For question 5 assume first that Mrs. Smith has given 8 tickets to her grandsons by giving 2 to each and has "x" tickets left. So she can now distribute these x tickets to her 4 grandsons in (x+3)C3 ways. This is selection without arrangement so we use this formula.
We thus get this to be equal to 120. Thus we get x+3 = 10 and x = 7
hence total tickets is 15


for the second question I think we should count 1, as there is no reason for not counting it and hence the answer should be p-1 only.




Can anyone please explain from where this (X+3) came? And how (x+3)C3=120 is equal to x+3 = 10?

Thanks in advance.[/quote]

Hi,
for your Q:-
Can anyone please explain from where this (X+3) came? And how (x+3)C3=120 is equal to x+3 = 10?
(x+3)C3= (x+3)!/3!(x+3-3)!= (x+3)!/3!(x)!
= (x+3)(x+2)(x+1)x!/3!x!= (x+3)(x+2)(x+1)/3!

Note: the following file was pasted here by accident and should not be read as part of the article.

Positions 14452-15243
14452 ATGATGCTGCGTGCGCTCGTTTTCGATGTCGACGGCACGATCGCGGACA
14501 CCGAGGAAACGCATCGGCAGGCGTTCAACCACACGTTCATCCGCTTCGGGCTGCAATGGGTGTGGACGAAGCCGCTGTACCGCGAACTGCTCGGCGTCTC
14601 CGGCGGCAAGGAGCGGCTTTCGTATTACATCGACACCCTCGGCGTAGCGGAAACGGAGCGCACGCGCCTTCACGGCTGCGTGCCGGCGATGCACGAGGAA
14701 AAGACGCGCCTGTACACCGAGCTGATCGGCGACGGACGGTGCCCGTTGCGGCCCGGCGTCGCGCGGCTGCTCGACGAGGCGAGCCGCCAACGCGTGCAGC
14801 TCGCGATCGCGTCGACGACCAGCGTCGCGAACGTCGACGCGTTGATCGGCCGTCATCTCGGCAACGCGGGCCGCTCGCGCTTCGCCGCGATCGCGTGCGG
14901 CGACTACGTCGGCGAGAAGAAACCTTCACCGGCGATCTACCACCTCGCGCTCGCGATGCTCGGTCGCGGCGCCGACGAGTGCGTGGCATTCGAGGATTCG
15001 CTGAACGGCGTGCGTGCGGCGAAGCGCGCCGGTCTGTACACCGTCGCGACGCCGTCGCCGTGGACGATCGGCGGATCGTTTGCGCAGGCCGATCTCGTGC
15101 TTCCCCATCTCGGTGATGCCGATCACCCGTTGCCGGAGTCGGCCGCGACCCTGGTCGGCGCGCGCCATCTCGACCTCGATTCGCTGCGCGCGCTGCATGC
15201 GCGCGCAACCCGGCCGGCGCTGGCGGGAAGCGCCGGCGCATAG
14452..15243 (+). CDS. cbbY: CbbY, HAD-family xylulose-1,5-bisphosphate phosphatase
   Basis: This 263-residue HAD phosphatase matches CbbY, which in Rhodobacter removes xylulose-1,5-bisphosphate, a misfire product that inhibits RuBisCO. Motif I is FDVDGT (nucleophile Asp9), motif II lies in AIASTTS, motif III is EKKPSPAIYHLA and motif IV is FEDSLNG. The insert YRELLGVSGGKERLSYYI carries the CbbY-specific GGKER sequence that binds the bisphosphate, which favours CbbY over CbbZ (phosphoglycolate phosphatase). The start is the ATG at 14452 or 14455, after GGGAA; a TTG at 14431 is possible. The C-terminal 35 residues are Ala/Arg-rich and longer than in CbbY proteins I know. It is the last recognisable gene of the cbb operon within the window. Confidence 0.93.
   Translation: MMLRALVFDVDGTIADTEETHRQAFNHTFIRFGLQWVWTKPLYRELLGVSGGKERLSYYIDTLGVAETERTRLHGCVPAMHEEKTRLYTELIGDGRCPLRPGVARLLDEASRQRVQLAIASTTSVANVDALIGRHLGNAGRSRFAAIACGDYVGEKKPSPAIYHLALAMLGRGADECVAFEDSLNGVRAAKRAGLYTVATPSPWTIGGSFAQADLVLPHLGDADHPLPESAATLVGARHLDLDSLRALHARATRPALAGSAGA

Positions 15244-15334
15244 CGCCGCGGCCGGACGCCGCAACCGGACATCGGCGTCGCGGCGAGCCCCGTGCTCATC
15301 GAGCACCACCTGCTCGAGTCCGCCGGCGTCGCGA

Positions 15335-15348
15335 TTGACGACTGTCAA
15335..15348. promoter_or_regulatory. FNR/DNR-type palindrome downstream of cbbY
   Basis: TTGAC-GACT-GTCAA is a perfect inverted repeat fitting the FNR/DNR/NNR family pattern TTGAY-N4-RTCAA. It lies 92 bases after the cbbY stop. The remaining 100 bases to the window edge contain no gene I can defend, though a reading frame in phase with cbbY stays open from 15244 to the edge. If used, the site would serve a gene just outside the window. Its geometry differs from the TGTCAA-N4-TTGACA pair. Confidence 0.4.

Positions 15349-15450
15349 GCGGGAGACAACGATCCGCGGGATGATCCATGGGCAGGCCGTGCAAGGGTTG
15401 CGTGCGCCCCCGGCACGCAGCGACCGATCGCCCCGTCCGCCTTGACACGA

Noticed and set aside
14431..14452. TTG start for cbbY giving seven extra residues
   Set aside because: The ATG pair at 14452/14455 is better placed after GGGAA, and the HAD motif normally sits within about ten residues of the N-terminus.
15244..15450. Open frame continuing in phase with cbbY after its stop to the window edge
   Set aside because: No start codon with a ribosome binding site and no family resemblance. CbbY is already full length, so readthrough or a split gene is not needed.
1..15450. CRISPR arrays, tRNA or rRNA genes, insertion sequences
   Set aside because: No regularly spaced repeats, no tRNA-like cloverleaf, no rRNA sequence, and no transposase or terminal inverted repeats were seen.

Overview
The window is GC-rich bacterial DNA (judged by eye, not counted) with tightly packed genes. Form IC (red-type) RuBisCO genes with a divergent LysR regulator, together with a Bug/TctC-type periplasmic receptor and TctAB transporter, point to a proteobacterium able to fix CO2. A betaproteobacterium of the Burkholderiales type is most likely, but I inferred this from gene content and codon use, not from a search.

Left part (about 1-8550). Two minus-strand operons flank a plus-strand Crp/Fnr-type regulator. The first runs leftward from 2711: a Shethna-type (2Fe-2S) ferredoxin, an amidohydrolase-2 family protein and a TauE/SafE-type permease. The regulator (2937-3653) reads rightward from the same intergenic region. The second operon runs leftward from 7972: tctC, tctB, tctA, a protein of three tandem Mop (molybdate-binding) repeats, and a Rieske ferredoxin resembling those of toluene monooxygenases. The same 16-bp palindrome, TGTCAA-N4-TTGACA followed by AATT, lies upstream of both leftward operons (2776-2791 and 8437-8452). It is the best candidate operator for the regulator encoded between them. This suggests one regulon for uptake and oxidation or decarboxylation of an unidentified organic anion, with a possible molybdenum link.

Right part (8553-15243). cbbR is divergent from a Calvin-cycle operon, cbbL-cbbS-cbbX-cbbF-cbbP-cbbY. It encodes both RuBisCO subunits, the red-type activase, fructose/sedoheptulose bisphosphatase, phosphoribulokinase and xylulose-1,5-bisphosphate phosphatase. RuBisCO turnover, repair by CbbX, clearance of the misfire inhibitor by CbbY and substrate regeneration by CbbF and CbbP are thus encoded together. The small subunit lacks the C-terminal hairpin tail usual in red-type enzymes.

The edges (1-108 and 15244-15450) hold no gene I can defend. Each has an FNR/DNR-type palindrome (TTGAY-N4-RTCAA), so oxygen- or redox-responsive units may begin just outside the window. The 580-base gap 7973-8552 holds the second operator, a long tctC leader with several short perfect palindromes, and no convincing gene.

now this is equal to 120..
(x+3)(x+2)(x+1)/3!=120
(x+3)(x+2)(x+1)=720..
now 720=8*9*10=(x+3)(x+2)(x+1)..
thus x=7 and x+3=10
hope it helps
_________________

Absolute modulus :http://gmatclub.com/forum/absolute-modulus-a-better-understanding-210849.html#p1622372
Combination of similar and dissimilar things : http://gmatclub.com/forum/topic215915.html

Re: NEW SET of good PS(3)   [#permalink] 10 Feb 2016, 03:00

Go to page   Previous    1   2   3   4   5   [ 88 posts ] 

    Similar topics Author Replies Last post
Similar
Topics:
266 Experts publish their posts in the topic New Set of Mixed Questions!!! Bunuel 180 01 Apr 2013, 07:48
274 Experts publish their posts in the topic New Algebra Set!!! Bunuel 168 18 Mar 2013, 07:56
Very good PS set with answers! miguelmick 1 22 Feb 2011, 16:28
PS3 Gmat prep jitendra 2 10 Apr 2010, 06:06
63 Experts publish their posts in the topic Good set of PS 2 Bunuel 108 16 Oct 2009, 20:00
Display posts from previous: Sort by

NEW SET of good PS(3)

  new topic post reply Question banks Downloads My Bookmarks Reviews Important topics  


GMAT Club MBA Forum Home| About| Terms and Conditions| GMAT Club Rules| Contact| Sitemap

Powered by phpBB © phpBB Group and phpBB SEO

Kindly note that the GMAT® test is a registered trademark of the Graduate Management Admission Council®, and this site has neither been reviewed nor endorsed by GMAC®.